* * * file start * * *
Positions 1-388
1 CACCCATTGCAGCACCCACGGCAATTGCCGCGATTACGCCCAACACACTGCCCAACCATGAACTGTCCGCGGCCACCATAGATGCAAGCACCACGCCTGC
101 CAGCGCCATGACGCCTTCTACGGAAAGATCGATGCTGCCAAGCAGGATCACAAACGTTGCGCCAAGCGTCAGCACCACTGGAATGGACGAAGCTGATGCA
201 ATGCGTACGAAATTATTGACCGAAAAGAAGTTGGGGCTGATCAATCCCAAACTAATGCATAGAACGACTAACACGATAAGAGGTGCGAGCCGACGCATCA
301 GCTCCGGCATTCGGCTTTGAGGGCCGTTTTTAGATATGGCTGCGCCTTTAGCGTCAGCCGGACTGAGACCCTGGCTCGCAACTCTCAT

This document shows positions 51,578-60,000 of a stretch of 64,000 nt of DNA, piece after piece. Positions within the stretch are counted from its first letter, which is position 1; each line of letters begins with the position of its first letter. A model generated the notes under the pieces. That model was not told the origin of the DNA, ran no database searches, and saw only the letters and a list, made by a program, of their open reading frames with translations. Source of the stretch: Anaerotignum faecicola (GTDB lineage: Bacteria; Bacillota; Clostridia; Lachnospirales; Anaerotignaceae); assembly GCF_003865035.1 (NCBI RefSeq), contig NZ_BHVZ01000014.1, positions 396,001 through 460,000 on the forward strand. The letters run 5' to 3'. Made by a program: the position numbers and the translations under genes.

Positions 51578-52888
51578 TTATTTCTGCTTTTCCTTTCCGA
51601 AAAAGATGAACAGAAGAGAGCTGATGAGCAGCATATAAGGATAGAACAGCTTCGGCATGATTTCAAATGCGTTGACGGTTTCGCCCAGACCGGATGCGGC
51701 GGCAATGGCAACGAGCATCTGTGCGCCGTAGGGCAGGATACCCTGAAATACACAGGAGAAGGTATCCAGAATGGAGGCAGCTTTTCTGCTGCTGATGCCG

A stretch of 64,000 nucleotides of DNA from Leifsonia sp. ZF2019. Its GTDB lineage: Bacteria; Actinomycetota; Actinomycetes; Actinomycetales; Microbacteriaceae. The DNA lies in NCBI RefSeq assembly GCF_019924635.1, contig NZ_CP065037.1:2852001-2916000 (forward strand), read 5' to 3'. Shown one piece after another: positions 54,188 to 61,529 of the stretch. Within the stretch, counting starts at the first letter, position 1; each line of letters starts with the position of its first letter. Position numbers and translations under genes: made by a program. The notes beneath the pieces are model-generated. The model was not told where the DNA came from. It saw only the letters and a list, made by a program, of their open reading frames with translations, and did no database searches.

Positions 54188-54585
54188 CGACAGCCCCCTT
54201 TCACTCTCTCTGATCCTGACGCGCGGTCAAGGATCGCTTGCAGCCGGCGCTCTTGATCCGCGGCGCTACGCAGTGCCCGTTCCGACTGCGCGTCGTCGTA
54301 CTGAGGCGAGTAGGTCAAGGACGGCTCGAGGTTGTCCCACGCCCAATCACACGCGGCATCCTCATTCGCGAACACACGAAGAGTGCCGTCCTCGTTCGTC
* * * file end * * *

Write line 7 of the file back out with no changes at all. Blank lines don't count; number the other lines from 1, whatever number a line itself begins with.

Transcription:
Positions 51578-52888